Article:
The single most important discovery for me as a professional baker the past year has been the double-fed sourdough. Up until this time, both Stinky (wheat) and Sourpuss (rye) received single feedings that would ripen overnight and be incorporated in the next morning’s mixes. Of course there were many considerations and deliberations and decisions to be made: the changing temperature of the room overnight, the temperature of the water, the amount of lead time before the sourdoughs would be mixed, the mother:flour:water ratio, and so on, and so on. Although I was generally satisfied with the product, there was more variation than desired. And an underlying feeling of uncertainty of how loaves would turn out persisted and nagged at my conscience. There must be a better way!
As it turns out, there is a better way. Many of the principles outlined in my video for the Detmolder Two-Stage Feeding Method (Detmolder Zweistufenfuehrung) used for a rye sourdough culture can be applied to a wheat sourdough culture with incredible results. There are some slight differences, so I will walk you through an example below.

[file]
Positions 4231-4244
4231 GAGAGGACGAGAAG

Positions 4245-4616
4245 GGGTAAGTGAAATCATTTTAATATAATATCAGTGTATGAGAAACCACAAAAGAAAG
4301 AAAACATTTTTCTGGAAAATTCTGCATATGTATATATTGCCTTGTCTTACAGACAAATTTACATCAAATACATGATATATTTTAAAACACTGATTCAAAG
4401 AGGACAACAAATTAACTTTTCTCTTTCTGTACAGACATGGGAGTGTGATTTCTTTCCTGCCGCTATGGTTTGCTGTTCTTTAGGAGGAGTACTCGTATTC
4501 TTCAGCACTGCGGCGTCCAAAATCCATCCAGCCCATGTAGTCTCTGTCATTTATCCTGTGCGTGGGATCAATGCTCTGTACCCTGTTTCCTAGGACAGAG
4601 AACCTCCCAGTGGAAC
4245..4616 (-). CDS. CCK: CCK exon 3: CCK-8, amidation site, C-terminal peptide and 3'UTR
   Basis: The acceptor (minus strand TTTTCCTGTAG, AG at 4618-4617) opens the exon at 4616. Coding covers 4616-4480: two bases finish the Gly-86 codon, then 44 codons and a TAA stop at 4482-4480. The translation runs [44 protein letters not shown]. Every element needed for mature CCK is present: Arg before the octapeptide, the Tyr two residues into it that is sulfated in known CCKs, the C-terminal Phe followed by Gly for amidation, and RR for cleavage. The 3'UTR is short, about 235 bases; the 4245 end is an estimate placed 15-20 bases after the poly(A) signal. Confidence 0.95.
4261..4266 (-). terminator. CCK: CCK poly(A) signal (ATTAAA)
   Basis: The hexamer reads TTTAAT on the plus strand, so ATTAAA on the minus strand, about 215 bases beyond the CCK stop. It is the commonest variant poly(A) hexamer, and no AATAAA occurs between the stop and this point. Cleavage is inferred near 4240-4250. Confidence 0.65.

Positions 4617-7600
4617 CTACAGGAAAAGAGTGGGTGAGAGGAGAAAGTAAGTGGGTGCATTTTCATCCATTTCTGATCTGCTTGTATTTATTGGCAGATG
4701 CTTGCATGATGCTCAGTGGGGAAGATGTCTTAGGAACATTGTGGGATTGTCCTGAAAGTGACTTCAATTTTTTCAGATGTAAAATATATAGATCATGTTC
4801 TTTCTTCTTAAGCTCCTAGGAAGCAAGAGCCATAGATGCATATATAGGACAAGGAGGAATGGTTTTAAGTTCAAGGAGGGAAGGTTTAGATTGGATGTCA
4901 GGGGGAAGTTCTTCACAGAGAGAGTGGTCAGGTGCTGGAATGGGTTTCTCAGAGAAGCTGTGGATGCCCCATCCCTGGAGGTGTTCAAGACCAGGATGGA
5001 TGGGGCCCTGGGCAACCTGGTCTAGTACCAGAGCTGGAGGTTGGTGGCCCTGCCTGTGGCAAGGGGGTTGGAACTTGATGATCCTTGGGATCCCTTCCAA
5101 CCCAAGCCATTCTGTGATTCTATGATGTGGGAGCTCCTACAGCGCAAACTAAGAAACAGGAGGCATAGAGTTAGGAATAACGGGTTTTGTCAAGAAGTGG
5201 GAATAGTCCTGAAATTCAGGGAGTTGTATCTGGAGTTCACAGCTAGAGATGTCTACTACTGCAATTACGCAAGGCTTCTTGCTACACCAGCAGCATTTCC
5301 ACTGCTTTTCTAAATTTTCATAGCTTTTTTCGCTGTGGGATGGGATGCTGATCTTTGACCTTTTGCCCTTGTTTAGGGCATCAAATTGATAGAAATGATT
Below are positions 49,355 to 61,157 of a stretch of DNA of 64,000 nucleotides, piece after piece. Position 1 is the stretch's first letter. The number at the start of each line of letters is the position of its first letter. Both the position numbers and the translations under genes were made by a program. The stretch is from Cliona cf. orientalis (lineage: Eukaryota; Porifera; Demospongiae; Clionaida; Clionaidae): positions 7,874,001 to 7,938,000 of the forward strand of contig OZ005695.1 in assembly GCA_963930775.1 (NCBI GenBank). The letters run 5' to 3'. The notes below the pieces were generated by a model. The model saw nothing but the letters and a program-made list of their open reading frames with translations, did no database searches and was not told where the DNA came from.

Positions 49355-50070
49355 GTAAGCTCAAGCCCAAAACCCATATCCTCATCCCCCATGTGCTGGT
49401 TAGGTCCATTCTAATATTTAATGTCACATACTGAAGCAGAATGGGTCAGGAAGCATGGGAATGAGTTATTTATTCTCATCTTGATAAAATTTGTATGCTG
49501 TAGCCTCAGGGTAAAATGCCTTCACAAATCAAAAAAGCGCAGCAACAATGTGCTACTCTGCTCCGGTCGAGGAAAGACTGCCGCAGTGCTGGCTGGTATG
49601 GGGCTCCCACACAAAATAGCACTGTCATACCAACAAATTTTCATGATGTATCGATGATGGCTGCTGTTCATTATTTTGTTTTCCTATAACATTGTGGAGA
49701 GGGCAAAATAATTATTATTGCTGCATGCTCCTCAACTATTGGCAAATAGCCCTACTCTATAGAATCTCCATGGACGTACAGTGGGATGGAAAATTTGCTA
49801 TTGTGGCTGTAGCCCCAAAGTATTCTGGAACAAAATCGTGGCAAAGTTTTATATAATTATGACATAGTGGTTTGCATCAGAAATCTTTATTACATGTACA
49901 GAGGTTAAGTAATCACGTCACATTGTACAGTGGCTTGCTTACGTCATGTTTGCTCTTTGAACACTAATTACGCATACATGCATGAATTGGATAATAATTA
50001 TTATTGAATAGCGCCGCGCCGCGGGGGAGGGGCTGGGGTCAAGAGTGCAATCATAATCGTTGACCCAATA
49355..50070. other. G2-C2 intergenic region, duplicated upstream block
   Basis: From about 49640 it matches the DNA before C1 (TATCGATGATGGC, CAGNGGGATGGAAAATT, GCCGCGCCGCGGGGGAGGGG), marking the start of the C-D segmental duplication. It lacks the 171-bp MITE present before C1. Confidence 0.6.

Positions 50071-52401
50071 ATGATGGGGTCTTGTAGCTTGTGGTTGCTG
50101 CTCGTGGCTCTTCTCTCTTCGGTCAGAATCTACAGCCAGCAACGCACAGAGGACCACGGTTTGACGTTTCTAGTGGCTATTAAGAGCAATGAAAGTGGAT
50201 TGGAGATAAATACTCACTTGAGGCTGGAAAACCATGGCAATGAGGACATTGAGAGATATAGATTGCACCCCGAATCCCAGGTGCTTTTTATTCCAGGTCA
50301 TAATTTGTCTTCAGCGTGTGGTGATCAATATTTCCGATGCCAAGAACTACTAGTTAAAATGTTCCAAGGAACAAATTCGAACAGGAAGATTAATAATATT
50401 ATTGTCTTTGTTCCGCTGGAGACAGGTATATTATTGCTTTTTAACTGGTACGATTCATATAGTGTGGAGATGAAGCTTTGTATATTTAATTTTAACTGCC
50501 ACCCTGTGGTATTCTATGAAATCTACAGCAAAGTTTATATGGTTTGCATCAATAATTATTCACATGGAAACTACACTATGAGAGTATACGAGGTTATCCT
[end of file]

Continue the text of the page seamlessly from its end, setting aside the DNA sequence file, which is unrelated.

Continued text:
TWO-STAGE LEVAIN FEEDING SCHEMA
Need: 800g of levain at 100% hydration (equal parts water and flour)
Feed #1: 20g mother + 200g flour + 200g water, Target Temp: 70-75F, Time: 12+ hours
Feed #2: all of Feed #1 + 200g flour + 200g water, Target Temp 90F, Time: 3-4 hours
– Amount of needed levain is divided by 4 to determine how much flour and water for each feeding
– Feed #1 is cooler and longer; Feed #2 is hotter and shorter
– Water Temp = Target Temp + (Target Temp – Ambient Temp)
– Use mixer with whisk attachment. This incorporates oxygen, which promotes duplication of yeast
– Cover loosely, allowing sourdough to have some exposure to oxygen
– For those of you wanting a bit more open cell structure in your wheat-based loaves, you can autolyze your dough the same time as Feed #2. See my video on autolyze.
I look forward to your comments, questions, and results!
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